Mexico City 08.06.2015
Bernard Vienat (BV).- Considering that Mexico is a country with great social and economical inequality and that most people do not have access to museums or art publications, are you worried that your work may not be visible to that audience?
Abraham Cruzvillegas.- No, what I believe is that there is an institutional mindset, a very old idea that says that one has to bring culture close to the people. But seeing this from an analytic point of view I believe this notion is patronizing and demagogical. I’m not interested in that, I do not care in giving or providing anything to anyone; I can hardly provide for myself as to try to procure something to someone else. Therefore I believe it is hard for me to communicate my work, because the relation already implies this paternalistic, demagogic and handout mentality. People a culture and cultural interests of their own, we do not have give them anything, to think so is a way of authoritarianism.
In Mexico’s case, particularly after the Mexican Revolution, the idea of national identity was constructed with the help of the Minister of Education at that time, who was Jose Vasconcelos. He created such a powerful and such an important and well designed structure that to date nothing has been done better. In that first “draft” of national culture and identity the priority was to bring culture closer to people. Thus the muralist movement was born with the aim of making art as public as possible; I find this horrible, it is not that I find muralism to be horrible, but the demagogic attitude of the government standing behind this intention of providing people with culture by means of institutionalism seems quite paternalistic to me and I find that to be very similar to the beliefs and M.O. of the party currently in power: PRI.
BV.– As a pedagogue, do you consider that the educational role of art is to do a specific work in a way in which people can get it and interpret it freely, giving rise to their own thoughts and creating a bond with the artist eve though they don’t know him in person?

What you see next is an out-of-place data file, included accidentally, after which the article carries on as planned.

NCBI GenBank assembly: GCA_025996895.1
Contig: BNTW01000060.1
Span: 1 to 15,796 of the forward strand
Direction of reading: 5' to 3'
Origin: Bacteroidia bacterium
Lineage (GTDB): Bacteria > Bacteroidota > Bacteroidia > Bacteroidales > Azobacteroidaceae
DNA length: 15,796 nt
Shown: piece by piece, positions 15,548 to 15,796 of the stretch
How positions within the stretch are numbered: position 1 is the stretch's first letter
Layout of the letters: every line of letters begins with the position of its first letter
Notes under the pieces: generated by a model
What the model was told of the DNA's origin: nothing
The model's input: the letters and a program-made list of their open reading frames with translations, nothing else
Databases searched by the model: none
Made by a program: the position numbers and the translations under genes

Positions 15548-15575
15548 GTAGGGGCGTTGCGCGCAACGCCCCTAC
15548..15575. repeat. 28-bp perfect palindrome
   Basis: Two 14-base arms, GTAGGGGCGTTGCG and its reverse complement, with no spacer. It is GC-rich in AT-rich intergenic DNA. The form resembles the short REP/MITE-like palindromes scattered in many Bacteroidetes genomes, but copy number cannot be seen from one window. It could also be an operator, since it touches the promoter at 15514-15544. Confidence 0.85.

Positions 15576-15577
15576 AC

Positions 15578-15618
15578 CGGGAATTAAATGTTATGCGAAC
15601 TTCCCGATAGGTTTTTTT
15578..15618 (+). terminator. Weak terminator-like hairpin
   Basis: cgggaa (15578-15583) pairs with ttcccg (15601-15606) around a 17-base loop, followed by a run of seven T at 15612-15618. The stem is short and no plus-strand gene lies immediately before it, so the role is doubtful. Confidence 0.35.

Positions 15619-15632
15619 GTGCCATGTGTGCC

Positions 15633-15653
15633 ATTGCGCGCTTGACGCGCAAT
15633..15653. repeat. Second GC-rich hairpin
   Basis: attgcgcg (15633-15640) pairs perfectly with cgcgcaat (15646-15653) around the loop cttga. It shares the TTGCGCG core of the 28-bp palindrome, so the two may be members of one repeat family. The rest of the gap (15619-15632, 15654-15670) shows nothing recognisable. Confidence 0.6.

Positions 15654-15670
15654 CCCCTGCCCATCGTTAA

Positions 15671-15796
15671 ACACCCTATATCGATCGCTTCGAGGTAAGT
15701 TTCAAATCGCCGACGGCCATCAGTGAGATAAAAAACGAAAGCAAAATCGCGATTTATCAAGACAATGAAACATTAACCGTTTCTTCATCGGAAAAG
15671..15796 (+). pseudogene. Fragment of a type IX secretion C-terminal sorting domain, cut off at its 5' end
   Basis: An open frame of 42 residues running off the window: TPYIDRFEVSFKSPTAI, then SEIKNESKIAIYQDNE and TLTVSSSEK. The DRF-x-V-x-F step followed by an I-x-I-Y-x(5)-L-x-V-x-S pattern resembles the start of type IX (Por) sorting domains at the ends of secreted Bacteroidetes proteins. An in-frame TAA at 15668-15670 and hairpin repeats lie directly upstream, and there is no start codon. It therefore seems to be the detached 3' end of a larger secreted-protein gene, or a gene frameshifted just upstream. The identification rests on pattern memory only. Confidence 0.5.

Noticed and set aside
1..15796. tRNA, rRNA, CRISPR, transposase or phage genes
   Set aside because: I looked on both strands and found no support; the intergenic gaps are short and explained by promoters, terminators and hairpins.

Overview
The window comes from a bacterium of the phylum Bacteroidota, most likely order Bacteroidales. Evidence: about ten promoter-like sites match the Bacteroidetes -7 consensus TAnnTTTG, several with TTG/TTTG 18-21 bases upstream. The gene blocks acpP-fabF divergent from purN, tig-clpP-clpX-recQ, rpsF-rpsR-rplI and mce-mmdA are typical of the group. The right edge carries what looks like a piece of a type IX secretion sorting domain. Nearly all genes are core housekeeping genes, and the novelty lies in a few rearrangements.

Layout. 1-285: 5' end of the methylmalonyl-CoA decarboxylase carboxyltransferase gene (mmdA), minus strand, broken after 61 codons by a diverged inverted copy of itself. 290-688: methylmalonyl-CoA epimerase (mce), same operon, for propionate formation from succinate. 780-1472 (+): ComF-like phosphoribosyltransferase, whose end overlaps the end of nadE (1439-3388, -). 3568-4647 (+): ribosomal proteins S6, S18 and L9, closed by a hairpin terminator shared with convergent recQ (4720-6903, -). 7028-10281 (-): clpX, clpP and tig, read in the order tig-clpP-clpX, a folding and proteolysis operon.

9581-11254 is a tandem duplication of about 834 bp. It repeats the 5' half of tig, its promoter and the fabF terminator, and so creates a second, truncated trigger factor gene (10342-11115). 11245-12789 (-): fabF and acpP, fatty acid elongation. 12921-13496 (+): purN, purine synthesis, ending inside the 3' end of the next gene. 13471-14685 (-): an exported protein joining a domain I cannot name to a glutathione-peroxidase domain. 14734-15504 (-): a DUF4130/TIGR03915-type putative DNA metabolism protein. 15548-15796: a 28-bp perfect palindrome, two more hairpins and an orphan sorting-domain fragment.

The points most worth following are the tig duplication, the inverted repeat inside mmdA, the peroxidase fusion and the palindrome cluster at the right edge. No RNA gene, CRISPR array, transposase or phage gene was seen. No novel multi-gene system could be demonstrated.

AC.– It is complicated because, again, I feel that there is a displacement of the subject. Speaking of epistemology, the subject that investigates is distanced from the subject that studies, who is like an anthropologist, like Lévi-Strauss. I feel that in my case I am as much an object as I am a subject, a receiver a first audience, I am also the first critic of my work, or at least I try to be and if I feel that this mobility of subjectivity is much more important to me than waiting for an audience, a massive anonymity, to understand my job.
I am very pleased when people say “My son could have done this”. I see it as a compliment although it was not initially intended as such. I see it in a positive way because in an embedded way it proposes a democratization of artwork. If your child can do it, let him, hopefully he will, but it needs to happen. This way, such a person might grow up appropriating a mode of artistic expression that helps him to reflect about his own situation, about his own identity, in a critical manner but regardless of form, as this is a consequence of an accident or even of that first impression, that’s what I would say.
The full version of this interview is available for the moment only on Spanish